The Seattle City Council this week unanimously passed a bill to restore the Office of the Professional Accountability Review Board's citizen-review function, as intended by the council when it passed the original enacting legislation in 1999.
Soon after the passage of the original legislation, the city made an agreement with the Seattle Police Officers Guild to change the law so that the board could only review reports that eliminated the officers' names. The difficulty of reading these files — with the names of police department employees crossed out if they happen to be the subject of or witness to a complaint — has made it difficult for the board to make sense of these closed cases. It has also prevented them from determining patterns of complaints.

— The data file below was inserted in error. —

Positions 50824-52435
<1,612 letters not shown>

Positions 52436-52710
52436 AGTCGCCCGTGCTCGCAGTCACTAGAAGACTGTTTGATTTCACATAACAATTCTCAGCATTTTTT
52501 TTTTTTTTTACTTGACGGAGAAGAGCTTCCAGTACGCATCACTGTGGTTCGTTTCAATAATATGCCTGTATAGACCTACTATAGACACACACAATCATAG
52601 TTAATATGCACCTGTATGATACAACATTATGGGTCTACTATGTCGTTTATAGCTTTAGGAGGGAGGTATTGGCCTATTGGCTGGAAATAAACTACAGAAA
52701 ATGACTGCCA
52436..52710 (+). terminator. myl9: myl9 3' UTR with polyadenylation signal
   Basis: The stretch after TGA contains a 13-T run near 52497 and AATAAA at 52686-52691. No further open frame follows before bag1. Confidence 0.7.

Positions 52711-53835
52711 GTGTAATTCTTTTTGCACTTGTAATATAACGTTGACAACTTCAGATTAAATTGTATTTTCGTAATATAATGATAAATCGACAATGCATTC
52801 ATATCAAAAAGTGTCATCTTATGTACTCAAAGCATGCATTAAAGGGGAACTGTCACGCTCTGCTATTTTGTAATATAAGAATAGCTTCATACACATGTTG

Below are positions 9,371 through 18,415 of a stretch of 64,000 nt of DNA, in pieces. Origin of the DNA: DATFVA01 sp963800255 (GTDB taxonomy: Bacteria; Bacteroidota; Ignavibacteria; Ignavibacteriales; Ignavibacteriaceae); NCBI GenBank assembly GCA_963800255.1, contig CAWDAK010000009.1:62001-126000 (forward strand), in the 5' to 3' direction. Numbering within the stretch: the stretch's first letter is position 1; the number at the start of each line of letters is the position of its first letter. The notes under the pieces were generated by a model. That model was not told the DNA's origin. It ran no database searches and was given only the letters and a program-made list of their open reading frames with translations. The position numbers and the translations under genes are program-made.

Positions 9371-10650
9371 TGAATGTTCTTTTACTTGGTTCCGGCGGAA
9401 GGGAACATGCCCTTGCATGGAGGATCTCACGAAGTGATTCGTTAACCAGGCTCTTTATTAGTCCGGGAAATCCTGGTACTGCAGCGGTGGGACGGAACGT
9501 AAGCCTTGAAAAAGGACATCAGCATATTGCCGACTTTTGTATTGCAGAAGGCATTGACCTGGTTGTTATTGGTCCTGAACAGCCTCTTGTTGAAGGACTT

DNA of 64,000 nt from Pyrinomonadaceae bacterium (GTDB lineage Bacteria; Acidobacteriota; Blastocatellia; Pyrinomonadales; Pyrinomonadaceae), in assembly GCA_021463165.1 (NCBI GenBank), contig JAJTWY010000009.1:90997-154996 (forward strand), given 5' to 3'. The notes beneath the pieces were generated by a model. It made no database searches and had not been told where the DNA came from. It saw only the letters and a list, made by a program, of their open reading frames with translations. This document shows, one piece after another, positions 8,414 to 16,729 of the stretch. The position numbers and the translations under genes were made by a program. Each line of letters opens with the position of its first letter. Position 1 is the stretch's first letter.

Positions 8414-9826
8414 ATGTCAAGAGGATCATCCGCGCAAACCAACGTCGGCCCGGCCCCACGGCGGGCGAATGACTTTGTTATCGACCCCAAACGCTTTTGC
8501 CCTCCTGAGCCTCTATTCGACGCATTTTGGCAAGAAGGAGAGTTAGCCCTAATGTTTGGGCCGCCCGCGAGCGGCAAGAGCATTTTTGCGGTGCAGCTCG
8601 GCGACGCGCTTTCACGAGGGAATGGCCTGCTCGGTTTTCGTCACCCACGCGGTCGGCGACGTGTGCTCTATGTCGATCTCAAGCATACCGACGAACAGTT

The bill's sponsor, Council President Nick Licata, said, "I'm looking forward to seeing — for the very first time — Seattle's police accountability structure work as it was originally intended by the City Council. This is an important step necessary to foster the full confidence of the public in its police department."
Additionally, the bill clarifies that review board members have no greater liability than other city employees and restates that board members may not disclose any identifying information they find in the course of their review.